Advanced Science (Mar 2023)

Membrane Targeted Azobenzene Drives Optical Modulation of Bacterial Membrane Potential

  • Tailise Carolina deSouza‐Guerreiro,
  • Gaia Bondelli,
  • Iago Grobas,
  • Stefano Donini,
  • Valentina Sesti,
  • Chiara Bertarelli,
  • Guglielmo Lanzani,
  • Munehiro Asally,
  • Giuseppe Maria Paternò

Journal volume & issue
Vol. 10, no. 8
pp. n/a – n/a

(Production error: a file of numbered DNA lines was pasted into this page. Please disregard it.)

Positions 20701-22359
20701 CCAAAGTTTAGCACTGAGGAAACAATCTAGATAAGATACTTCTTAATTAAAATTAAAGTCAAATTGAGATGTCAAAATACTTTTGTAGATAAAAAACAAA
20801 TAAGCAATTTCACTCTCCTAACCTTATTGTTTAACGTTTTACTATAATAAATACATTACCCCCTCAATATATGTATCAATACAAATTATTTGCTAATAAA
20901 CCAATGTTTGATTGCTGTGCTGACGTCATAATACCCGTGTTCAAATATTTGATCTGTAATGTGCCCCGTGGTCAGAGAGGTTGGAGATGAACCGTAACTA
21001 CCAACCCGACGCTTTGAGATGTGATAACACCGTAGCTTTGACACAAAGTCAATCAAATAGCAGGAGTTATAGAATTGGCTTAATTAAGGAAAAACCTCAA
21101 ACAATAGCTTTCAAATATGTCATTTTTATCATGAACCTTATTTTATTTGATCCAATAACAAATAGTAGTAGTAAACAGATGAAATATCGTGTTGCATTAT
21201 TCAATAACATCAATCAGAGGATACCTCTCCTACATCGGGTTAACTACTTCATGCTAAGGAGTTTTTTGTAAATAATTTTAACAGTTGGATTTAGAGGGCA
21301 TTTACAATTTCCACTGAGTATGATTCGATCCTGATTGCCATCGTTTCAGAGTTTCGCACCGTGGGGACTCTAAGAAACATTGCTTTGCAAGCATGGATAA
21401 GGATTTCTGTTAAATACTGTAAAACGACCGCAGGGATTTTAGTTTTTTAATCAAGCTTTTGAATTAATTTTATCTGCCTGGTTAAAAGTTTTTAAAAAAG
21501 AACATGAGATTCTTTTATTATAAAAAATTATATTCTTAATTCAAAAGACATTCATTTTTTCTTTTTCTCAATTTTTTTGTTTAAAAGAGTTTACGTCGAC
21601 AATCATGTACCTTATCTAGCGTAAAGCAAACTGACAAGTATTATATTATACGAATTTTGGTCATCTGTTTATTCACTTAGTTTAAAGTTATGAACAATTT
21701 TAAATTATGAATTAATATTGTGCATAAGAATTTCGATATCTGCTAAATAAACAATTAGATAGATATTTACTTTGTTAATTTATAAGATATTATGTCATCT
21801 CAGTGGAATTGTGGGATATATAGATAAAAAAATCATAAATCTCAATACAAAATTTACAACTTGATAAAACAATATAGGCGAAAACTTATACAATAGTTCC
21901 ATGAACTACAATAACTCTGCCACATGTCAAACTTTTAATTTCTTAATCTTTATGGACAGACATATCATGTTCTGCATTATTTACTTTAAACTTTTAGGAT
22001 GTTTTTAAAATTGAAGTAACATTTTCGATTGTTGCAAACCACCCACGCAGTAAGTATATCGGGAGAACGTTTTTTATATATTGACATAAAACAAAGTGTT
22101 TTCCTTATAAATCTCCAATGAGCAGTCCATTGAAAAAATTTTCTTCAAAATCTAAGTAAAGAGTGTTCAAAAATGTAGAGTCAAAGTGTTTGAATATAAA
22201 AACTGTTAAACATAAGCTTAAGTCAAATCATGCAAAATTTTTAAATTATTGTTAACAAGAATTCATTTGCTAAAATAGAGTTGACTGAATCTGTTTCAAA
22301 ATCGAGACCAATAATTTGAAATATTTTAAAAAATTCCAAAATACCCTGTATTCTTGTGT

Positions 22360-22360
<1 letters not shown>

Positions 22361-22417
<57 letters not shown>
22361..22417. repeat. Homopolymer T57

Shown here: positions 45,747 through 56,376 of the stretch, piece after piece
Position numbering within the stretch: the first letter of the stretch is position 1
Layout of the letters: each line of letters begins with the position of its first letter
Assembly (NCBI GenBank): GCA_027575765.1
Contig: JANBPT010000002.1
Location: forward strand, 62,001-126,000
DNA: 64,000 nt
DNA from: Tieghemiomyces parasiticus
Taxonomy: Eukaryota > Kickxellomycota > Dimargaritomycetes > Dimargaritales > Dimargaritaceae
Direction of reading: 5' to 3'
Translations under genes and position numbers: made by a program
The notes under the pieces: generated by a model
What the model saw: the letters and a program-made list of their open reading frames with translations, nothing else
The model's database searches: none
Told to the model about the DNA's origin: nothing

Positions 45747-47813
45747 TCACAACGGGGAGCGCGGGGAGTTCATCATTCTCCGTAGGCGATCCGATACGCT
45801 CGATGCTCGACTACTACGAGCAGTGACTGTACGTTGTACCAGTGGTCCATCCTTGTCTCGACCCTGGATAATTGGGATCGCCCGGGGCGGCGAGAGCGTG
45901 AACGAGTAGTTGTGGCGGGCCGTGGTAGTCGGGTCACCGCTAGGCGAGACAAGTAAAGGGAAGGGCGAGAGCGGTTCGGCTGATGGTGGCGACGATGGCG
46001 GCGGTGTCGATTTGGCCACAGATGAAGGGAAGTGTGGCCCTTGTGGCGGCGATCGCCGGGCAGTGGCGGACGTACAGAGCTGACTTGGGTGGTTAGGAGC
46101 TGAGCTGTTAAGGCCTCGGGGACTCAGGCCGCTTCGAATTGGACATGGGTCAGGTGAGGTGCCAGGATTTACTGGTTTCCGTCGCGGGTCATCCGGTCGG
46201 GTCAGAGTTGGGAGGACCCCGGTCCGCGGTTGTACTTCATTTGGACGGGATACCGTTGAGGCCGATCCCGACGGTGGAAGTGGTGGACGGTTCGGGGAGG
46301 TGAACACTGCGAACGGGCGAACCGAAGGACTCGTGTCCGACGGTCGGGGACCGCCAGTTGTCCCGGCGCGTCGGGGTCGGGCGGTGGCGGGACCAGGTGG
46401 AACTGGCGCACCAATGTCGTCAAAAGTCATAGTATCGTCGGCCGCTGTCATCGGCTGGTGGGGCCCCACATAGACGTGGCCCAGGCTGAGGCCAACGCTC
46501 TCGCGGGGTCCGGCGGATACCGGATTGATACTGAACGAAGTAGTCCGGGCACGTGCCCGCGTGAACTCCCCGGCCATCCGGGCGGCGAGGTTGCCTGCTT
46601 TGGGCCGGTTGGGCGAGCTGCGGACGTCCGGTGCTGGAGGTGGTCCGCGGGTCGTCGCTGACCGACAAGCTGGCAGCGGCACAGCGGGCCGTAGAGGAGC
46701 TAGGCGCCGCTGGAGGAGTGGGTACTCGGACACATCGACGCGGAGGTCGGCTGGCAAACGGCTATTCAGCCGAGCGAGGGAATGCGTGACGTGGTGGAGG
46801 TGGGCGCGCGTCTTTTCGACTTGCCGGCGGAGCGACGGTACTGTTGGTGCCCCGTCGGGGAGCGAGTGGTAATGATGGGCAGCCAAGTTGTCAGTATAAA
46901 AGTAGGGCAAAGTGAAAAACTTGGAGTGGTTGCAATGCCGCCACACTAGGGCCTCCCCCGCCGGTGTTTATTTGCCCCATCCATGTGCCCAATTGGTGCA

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Abstract Recent studies have shown that bacterial membrane potential is dynamic and plays signaling roles. Yet, little is still known about the mechanisms of membrane potential dynamics regulation—owing to a scarcity of appropriate research tools. Optical modulation of bacterial membrane potential could fill this gap and provide a new approach for studying and controlling bacterial physiology and electrical signaling. Here, the authors show that a membrane‐targeted azobenzene (Ziapin2) can be used to photo‐modulate the membrane potential in cells of the Gram‐positive bacterium Bacillus subtilis. It is found that upon exposure to blue–green light (λ = 470 nm), isomerization of Ziapin2 in the bacteria membrane induces hyperpolarization of the potential. To investigate the origin of this phenomenon, ion‐channel‐deletion strains and ion channel blockers are examined. The authors found that in presence of the chloride channel blocker idanyloxyacetic acid‐94 (IAA‐94) or in absence of KtrAB potassium transporter, the hyperpolarization response is attenuated. These results reveal that the Ziapin2 isomerization can induce ion channel opening in the bacterial membrane and suggest that Ziapin2 can be used for studying and controlling bacterial electrical signaling. This new optical tool could contribute to better understand various microbial phenomena, such as biofilm electric signaling and antimicrobial resistance.